Though the application of resilient pedagogy may feel particularly prescient in this current moment of crisis, resilient teaching will benefit students and instructors in all circumstances in the long run, regardless of the circumstance.  At the end of the day, resilient teaching forces instructors to examine student engagement carefully and intentionally and develop a student-centered mindset.  It also helps instructors design a dynamic course once, so that they’re using their time and efforts efficiently and making their courses as resistant to disruption as possible (Gardiner, 2020).  Resilience has been an oft-discussed trait that ‘successful’ students possess, but perhaps it’s time to shift that focus on to educators.  Successful educators must be resilient themselves.  It’s not only necessary for this moment, it’s the right thing to do for students in all contexts moving forward, and the “Resilient Teaching Through Times of Crisis & Change MOOC is a great place to start.

“If it seems like resilient pedagogy is in line with calls for us all to be making learning more inclusive and accessible, it certainly is.”

(Hart-Davidson, 2020, para. 17) 

References:

Gardiner, E. (2020, June 25). Resilient Pedagogy for the Age of Disruption: A Conversation with Josh Eyler. Top Hat. https://tophat.com/blog/resilient-pedagogy-for-the-age-of-disruption-a-conversation-with-josh-eyler/

Hart-Davidson, B. (2020, April 6). Imagining a resilient pedagogy. Medium. https://cal.msu.edu/news/imagining-a-resilient-pedagogy/

Kaston Tange, A. (2020, June 8). Thinking about the humanities. https://andreakastontange.com/teaching/resilient-design-for-remote-teaching-and-learning/

Quintana, R. (2020).  Resilient teaching through times of crisis and change [MOOC]. Coursera. https://www.coursera.org/learn/resilient-teaching-through-times-of-crisis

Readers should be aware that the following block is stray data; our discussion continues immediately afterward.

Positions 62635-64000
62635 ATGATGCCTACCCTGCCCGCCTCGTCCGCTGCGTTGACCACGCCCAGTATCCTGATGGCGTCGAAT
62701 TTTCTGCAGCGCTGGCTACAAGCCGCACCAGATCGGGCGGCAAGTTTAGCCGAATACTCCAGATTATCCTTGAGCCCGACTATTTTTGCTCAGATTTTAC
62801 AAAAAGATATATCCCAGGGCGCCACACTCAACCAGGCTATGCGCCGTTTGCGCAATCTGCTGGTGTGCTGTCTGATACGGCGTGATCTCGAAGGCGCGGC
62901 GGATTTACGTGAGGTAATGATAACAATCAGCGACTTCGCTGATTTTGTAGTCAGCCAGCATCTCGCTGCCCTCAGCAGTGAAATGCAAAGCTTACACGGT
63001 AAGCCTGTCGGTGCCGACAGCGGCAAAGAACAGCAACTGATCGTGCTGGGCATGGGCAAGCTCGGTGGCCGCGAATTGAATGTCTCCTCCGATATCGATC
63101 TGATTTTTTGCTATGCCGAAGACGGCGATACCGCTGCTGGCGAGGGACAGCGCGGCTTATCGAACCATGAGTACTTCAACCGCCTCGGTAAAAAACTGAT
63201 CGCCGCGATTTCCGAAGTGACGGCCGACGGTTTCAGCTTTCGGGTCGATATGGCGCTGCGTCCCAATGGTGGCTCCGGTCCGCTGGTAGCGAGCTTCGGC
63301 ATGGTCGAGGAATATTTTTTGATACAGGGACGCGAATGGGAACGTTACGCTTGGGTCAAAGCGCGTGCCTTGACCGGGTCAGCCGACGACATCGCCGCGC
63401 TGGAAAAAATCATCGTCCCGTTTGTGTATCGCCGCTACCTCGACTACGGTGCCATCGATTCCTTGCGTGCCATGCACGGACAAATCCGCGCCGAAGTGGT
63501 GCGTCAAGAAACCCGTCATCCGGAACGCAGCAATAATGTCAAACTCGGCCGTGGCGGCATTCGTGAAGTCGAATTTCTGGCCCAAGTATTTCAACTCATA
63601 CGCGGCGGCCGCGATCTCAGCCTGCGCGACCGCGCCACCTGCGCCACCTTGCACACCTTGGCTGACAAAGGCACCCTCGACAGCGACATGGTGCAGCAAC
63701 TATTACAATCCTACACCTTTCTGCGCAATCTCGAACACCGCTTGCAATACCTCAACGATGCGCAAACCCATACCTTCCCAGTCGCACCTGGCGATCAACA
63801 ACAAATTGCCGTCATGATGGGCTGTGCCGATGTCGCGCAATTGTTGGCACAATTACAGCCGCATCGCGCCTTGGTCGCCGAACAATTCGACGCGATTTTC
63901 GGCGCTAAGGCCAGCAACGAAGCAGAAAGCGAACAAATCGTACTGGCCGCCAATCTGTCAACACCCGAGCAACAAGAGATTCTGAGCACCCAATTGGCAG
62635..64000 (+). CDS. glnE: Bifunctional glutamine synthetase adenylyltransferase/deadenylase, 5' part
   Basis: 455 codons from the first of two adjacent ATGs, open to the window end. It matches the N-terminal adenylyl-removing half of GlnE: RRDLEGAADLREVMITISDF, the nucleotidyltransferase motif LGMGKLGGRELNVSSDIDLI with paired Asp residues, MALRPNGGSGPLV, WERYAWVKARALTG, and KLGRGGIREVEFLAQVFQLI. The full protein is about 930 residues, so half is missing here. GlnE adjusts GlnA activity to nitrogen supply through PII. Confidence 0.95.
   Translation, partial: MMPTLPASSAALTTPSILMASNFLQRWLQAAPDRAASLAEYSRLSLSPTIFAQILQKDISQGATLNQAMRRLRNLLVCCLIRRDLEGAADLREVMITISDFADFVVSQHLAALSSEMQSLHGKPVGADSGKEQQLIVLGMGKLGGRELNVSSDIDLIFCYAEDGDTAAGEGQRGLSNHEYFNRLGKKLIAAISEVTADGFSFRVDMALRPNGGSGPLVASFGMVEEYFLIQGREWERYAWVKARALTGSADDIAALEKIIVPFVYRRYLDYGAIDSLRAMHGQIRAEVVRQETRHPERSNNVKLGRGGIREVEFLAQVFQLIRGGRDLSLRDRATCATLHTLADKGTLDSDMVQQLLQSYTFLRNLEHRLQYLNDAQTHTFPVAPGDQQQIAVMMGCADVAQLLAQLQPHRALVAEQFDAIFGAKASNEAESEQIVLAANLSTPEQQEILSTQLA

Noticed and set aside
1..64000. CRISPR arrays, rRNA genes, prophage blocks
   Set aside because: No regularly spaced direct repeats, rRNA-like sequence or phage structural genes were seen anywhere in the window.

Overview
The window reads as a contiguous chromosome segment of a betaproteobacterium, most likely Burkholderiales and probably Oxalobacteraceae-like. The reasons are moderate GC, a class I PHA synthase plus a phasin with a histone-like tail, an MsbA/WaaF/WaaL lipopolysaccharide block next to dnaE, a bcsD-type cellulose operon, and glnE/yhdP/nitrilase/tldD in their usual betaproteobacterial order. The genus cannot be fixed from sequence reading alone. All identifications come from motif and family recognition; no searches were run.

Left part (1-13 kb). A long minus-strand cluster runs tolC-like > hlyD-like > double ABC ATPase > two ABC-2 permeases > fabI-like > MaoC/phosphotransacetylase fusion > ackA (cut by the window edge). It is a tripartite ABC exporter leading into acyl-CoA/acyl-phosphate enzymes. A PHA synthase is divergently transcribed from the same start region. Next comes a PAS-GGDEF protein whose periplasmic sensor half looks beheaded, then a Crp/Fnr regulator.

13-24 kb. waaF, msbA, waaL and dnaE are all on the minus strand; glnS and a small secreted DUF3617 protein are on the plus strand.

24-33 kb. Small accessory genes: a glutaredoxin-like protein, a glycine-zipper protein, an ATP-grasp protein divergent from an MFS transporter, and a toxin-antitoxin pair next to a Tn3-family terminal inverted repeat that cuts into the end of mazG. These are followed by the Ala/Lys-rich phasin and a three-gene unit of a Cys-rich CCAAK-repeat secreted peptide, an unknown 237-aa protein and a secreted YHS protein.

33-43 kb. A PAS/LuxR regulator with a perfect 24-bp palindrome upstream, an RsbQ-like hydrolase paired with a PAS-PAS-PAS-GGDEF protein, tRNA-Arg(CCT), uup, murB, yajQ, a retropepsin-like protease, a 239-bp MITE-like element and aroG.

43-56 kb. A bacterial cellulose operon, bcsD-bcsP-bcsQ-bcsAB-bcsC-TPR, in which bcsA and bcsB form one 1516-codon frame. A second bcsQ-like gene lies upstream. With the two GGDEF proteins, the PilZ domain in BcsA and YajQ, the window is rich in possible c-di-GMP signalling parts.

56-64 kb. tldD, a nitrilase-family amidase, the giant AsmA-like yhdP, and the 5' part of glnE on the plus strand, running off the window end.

Quintana, R., & DeVaney, J. (2020, May 27). Laying the foundation for a resilient teaching community. Inside Higher Ed. https://www.insidehighered.com/blogs/learning-innovation/laying-foundation-resilient-teaching-community 

Watson, A. (2020). Flexible, resilient pedagogy: How to plan activities that work for in-person, remote, AND hybrid instruction.  Truth for Teachers. https://thecornerstoneforteachers.com/truth-for-teachers-podcast/resilient-pedagogy-hybrid-instruction-remote-learning-activities/

3 Replies to “Resilient pedagogy: The professional development opportunity educators need now more than ever”

  1. Katie – I appreciate your post on resilient teaching. The following statement resonated with me: “The key to resilient teaching is a focus on the interactions that facilitate learning, including all the ways that teachers and students need to communicate with one another and actively engage with the learning material.” It reminded me of why I use a dialogic/interactive teaching style. This approach focuses on the interactions with students, and allows them to have “voice” in class sessions. The lecture format does the opposite, and retention of material is said to be lower than when students can interact with the material and each other. I also agree that we must consider student learning preferences when designing curriculum. Incorporating multiple means of engagement/expression is important to student success! As an example, I tell my students they are welcome to interact in Zoom sessions by speaking up verbally or by using the chat box. They are free to send comments to everyone or just to me to be read anonymously. Thank you for providing this valuable information!

  2. Hi Katie, I appreciate the detailed evaluation on Resilient Pedagogy. This is the first time that I hear/read about it. I agree with you that “the principles of resilient pedagogy can absolutely be applied in any type of classroom by any type of educator.” All lessons can be enhanced with extensibility, flexibility, and redundancy. I find your blog very interesting, insightful, and relevant to the present circumstances in education. I look forward to learning more by following the link you provided. Thank you!

  3. Katie, great post and now I want to explore Resilient Pedagogy further! The quotes you chose to highlight are really compelling. I am especially fond of the last one about RP in line with calls for more inclusive teaching. I also appreciated the emphasis on simplicity with flexibility to scale up and down as necessary for your students. I thought you did a wonderful job explaining the core design principles for RP and the concrete examples really helped for understanding. As I make plans for the scope of my professional development next year, I am convinced I need to incorporate RP in that work! Thank you for sharing and being a great critical friend this module.